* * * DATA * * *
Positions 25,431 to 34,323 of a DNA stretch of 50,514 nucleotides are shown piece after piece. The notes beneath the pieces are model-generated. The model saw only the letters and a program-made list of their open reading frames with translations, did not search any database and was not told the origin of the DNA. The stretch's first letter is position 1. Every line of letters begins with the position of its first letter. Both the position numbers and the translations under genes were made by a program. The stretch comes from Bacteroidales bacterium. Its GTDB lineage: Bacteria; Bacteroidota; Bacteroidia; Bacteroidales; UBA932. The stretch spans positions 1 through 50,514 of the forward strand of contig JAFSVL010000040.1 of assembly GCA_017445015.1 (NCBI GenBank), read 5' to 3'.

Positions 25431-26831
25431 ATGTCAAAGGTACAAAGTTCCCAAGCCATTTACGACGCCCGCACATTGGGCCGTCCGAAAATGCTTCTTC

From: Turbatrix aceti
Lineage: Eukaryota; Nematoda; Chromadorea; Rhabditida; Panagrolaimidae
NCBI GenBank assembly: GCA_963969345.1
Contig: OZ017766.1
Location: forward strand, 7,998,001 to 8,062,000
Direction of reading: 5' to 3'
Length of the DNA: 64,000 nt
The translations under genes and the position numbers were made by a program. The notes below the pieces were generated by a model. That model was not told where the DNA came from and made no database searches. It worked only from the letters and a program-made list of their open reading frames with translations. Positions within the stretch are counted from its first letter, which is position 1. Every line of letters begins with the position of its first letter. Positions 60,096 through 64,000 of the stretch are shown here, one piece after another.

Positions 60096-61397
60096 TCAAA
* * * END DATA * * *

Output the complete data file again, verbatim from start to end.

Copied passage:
Positions 25,431 to 34,323 of a DNA stretch of 50,514 nucleotides are shown piece after piece. The notes beneath the pieces are model-generated. The model saw only the letters and a program-made list of their open reading frames with translations, did not search any database and was not told the origin of the DNA. The stretch's first letter is position 1. Every line of letters begins with the position of its first letter. Both the position numbers and the translations under genes were made by a program. The stretch comes from Bacteroidales bacterium. Its GTDB lineage: Bacteria; Bacteroidota; Bacteroidia; Bacteroidales; UBA932. The stretch spans positions 1 through 50,514 of the forward strand of contig JAFSVL010000040.1 of assembly GCA_017445015.1 (NCBI GenBank), read 5' to 3'.

Positions 25431-26831
25431 ATGTCAAAGGTACAAAGTTCCCAAGCCATTTACGACGCCCGCACATTGGGCCGTCCGAAAATGCTTCTTC

From: Turbatrix aceti
Lineage: Eukaryota; Nematoda; Chromadorea; Rhabditida; Panagrolaimidae
NCBI GenBank assembly: GCA_963969345.1
Contig: OZ017766.1
Location: forward strand, 7,998,001 to 8,062,000
Direction of reading: 5' to 3'
Length of the DNA: 64,000 nt
The translations under genes and the position numbers were made by a program. The notes below the pieces were generated by a model. That model was not told where the DNA came from and made no database searches. It worked only from the letters and a program-made list of their open reading frames with translations. Positions within the stretch are counted from its first letter, which is position 1. Every line of letters begins with the position of its first letter. Positions 60,096 through 64,000 of the stretch are shown here, one piece after another.

Positions 60096-61397
60096 TCAAA